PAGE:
“February is merely as long as is needed to pass the time until March.”

– Dr. J. R. Stockton

Millie, in her corgi-ness, pulls me out of my front door directly to the deepest pile of snow still loitering down the block. She’ll forage. I’ll reminisce.

I like winter. (Don’t throw gravelly ice chunks at me.) However then, I have heat and hot water and electricity, boots, long-johns, sweaters, a coat, scarf, hat and gloves; and I don’t have a car or driveway that needs to be shoveled out again and again. Millie has her tufted fur coat. Birds just have, well: feathers. I repeat this over and over like a looped YouTube video (have you seen the five-second clip of the corgi puppies running into the kitchen?). I really really don’t understand how birds survive single digit temperatures while we’re shivering even inside all of our layers and arewalking with little shuffling steps so as not to up-end on the ice. Okay, part of what I love about winter is the coming back inside from the blinding blue skies or crystalline nights to hot chocolate and hot toddies (try the ones at Left Bankwith the orange and cloves) and to a friend’s lighted fireplace.

True, this winterit’s mostly been only the hardiest resident birds enlivening the streets: the sparrows, starlings, Cardinals, Blue Jays, andcommuter crows and hawks. Recently, there has been a Mockingbird that occasionally soars over Washington Street. I don’t know if it’s been around or just arrived early thinking that spring was finally springing. The gulls seem to be endlessly circling high above. I wonder what they’re seeing from up there. Are they looking for Hansel and Gretel leaving behind breadcrumbs to find their way back home? I’ve really been looking but have spotted nary a Chickadee or Tufted Titmouse or Nuthatch or even a gray Junco along my usual routes. The winter-guests-only White-throated Sparrows have been lying low as well (those are the sparrows, conveniently named, that have the white throats). One day there was a Sapsucker. In the sun’s glare I couldn’t tell if it was wearing mittens.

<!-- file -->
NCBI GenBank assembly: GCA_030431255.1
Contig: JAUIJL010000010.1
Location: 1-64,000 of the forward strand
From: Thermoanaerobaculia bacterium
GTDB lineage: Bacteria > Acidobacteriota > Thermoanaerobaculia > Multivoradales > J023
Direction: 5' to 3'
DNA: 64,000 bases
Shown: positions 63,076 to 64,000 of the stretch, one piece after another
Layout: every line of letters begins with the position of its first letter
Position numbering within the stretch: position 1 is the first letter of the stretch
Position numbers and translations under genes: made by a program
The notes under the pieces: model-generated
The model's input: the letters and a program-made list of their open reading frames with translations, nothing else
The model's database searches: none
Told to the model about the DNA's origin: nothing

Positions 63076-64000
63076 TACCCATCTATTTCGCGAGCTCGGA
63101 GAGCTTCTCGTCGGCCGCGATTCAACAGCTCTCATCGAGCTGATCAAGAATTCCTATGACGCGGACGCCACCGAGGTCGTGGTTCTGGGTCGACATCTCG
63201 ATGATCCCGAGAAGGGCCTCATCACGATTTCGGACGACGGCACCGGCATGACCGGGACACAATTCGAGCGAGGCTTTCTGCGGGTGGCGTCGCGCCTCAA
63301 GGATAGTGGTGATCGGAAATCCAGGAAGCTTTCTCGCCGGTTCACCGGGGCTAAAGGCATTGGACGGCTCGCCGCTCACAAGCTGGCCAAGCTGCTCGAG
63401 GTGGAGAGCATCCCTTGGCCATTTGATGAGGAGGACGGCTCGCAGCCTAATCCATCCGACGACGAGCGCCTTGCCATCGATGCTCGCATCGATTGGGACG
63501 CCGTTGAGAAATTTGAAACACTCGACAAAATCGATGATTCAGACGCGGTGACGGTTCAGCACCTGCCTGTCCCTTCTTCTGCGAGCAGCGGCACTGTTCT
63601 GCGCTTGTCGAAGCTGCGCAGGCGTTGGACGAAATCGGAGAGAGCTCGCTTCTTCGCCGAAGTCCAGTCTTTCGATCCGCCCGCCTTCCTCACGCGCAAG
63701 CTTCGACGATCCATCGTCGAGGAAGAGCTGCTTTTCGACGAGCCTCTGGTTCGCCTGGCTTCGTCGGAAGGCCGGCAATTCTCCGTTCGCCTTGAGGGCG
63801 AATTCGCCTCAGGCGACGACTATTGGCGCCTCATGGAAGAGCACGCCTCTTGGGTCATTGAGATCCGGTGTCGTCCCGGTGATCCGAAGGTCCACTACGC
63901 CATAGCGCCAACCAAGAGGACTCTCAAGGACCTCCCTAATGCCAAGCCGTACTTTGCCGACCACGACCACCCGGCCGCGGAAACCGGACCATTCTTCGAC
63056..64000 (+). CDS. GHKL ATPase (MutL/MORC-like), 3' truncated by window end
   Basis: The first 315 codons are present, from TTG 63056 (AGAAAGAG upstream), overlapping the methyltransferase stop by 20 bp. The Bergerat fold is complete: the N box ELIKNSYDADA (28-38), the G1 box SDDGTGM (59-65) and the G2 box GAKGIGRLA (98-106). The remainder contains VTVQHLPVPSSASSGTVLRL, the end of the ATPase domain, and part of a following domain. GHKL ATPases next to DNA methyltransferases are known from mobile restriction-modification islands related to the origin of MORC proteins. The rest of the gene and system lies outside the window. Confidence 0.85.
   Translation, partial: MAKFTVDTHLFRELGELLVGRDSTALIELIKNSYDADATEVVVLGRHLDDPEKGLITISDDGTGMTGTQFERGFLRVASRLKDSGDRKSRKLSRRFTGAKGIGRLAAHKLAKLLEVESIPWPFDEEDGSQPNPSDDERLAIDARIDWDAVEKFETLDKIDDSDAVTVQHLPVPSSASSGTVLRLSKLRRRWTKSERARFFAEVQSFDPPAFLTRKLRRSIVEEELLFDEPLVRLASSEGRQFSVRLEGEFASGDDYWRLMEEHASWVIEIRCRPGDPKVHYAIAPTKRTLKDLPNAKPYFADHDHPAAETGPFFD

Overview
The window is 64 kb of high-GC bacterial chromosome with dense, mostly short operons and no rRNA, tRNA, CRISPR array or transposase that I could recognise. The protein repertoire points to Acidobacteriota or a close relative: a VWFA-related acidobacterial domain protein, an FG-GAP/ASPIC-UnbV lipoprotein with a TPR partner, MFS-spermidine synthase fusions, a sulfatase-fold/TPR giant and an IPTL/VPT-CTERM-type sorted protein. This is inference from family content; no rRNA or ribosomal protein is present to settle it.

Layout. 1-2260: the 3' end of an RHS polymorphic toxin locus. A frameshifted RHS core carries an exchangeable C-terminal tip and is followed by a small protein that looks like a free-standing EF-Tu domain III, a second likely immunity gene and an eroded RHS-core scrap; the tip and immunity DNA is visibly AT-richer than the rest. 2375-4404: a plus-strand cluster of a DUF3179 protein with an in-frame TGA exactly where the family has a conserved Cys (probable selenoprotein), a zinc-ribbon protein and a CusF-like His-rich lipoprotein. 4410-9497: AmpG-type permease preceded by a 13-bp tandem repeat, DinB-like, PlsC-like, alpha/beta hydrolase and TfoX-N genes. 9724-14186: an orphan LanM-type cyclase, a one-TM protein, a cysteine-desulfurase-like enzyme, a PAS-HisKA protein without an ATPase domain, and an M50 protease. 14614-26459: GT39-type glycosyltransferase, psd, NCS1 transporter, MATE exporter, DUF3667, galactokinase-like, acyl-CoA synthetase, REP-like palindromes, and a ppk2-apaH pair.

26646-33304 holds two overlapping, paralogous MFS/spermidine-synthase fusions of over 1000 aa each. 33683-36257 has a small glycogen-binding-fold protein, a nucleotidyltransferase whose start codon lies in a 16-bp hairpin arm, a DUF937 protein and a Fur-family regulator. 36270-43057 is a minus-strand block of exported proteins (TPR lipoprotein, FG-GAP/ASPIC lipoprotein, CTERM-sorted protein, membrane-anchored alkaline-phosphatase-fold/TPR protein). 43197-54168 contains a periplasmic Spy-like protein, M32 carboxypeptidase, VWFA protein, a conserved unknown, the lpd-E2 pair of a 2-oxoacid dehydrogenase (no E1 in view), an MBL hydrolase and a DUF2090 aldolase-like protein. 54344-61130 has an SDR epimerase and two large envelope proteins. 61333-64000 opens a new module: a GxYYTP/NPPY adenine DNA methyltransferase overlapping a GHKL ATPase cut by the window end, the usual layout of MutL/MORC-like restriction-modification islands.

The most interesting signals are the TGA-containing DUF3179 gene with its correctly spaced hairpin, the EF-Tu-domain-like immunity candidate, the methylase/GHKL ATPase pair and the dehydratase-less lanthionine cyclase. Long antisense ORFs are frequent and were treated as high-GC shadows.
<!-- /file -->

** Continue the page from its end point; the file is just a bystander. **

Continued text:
On the river, there havealwaysbeen, even on the bleakest days, a few stalwart Mallards (with the green heads) and Gadwalls (with the black butts) and Black Ducks (black all over inclusive of their butts) -the males in their dandyish mating finery. Rather than hanging out in their regular spots on the grassy piers, which, nevertheless, haven’t been so grassy, I’ve seen our Brant geese flock more often than not coursing up and down the river in their characteristic beak-to-tail formation (probably arguing among themselves where to put down). There have been some black-and-white Buffleheads bobbling among the pilings,though some days they’ve had to negotiate with the icepacks jamming up their fishing holes. A trio of Red-breasted Mergansers have been patrolling the open water. I get frostbite just thinking about ducks and geese with their fleshy feet dangling in the sub-freezing salt water.

For diversion, I’ve taken daytrips out to Floyd Bennett Field and Breezy Point to indulge in the unprecedented winter influx from the far north of Snowy Owls (I’ve seen at least nine) – one of which reportedly was spotted in Chelsea sitting on the river-railing but I wasn’t so lucky to have been there.

The Witch-hazel has already been blooming for weeks on the Highline, their stringy vermillion or ochre petals unfurling into each other through the frost. Yes, I got a bittersweet twinge knowing that the end of snow-festooned branches and icy river panoramaswas beginning. I do believe that some treebuds are starting to swell. The dripping icicles are prisming the morning sun.

Millie barks. She’s worked over this snow bank and is ready to move on.

For a schedule of monthly NYC Wild! nature walks visit . .

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